BoNY Would Be Happier Without Your Dollar

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So! Lots of signs of the apocalypse to choose from today. The Dow is down over almost 3%. The 10-year is yielding under 2.5%. Europe is sucking more countries into the vortex. Even gold is down somehow. Most ominously of all, Dealbreaker has been down all morning and afternoon, for reasons that are not clear to us but that we’re going to blame on interference from LightSquared anyway.

But our favorite harbinger of doom has to be the WSJ's report that Bank of New York Mellon is now paying (0.13%) interest on large deposits – that is, if you want them to watch your money for you (and you’ve got over $50mm), you pay them 13bps. Negative rates on short-dated Treasuries are back, and negative real interest rates have been pretty common recently, but negative rates on large bank deposits are new to us. (Or not new exactly, since lots of people have fee checking accounts, but most of them don’t have $50 million in the bank.)

We have to assume that this is not a price but a penalty – that is, BNY Mellon doesn’t really want you to take them up on their offer. They’re paying 10bps for FDIC insurance, and there’s some cost to them in terms of increased capital requirements for big inflows of deposits. And they’re telling clients that the fees will go away if and when they can redeploy these deposits economically.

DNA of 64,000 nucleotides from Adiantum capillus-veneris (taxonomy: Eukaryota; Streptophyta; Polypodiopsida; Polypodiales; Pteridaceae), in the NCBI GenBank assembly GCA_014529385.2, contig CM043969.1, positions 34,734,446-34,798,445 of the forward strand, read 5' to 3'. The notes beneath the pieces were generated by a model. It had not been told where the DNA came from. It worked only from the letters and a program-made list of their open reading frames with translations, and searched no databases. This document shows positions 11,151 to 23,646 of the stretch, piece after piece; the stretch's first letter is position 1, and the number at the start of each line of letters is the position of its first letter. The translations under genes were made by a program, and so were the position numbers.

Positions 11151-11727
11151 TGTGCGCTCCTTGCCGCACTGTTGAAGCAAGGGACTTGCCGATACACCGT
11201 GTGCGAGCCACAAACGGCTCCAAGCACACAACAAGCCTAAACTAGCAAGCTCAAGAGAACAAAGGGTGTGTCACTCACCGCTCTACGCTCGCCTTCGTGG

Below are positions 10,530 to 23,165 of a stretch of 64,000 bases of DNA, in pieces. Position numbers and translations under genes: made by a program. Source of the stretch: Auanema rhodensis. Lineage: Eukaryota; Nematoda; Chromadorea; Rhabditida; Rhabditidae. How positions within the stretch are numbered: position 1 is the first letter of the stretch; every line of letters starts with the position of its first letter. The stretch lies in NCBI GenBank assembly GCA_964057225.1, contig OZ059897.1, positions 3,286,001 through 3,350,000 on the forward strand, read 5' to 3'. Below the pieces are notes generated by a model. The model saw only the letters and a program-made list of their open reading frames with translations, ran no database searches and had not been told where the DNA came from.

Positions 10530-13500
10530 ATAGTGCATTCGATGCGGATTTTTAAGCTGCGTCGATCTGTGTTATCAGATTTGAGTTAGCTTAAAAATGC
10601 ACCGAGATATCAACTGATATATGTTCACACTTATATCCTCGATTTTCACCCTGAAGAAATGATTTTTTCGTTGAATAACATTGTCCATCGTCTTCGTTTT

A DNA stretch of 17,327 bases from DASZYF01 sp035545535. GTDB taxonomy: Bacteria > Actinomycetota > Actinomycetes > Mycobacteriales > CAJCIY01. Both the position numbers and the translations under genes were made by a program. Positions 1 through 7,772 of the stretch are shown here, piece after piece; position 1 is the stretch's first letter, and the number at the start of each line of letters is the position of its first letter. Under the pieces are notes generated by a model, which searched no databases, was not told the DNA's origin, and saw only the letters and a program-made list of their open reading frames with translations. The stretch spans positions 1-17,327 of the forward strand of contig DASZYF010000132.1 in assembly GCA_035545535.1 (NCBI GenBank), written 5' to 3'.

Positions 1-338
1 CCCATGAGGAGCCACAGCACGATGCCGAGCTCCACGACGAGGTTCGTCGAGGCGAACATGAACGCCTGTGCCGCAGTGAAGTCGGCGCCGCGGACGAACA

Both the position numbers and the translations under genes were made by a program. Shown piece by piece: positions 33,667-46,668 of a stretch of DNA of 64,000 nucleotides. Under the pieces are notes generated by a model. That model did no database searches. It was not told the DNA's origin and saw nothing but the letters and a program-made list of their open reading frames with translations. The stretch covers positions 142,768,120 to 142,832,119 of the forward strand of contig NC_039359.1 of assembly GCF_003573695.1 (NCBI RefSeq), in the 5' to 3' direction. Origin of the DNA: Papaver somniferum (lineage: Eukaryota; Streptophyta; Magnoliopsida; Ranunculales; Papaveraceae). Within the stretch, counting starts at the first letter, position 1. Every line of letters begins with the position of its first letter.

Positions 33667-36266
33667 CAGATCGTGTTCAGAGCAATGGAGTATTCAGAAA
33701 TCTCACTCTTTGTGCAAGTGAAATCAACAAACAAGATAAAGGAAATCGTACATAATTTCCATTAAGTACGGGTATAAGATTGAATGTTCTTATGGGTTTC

Still this seems like it may lure some corporate depositors. Companies aren’t looking to spend money on their businesses. Activists aren’t exactly pushing them to use their cash hoards. Stock buybacks have some appeal in this tape, but that might feel a bit wrong to a corporate treasurer in full-on freak-out mode.

Sure they could go buy Treasuries with their cash and get higher (er, less negative) yields, but besides incurring duration risk (how much lower can yields really go? don’t answer that), a BNY Mellon deposit is safer. Not only is its bank rated Aaa/AA, but these deposits are FDIC insured, meaning that they’re backed both by the U.S. government and by a Aaa/AA rated financial institution. The alternative way to get that kind of credit profile would be to buy Treasuries and Treasury CDS – but BoNY’s (0.13%) all-in yield seems more attractive than a (0.03%) Treasury yield plus a ~45bps CDS rate.*

Now, if you’ll excuse us, we’re going to go try to refinance our mortgage at Bank of New York.

BNY Mellon to Charge for Some Deposits Above $50 Million [WSJ]

The cash killing BNY Mellon: details [FT]

* Yes, we know, demand versus term, but still.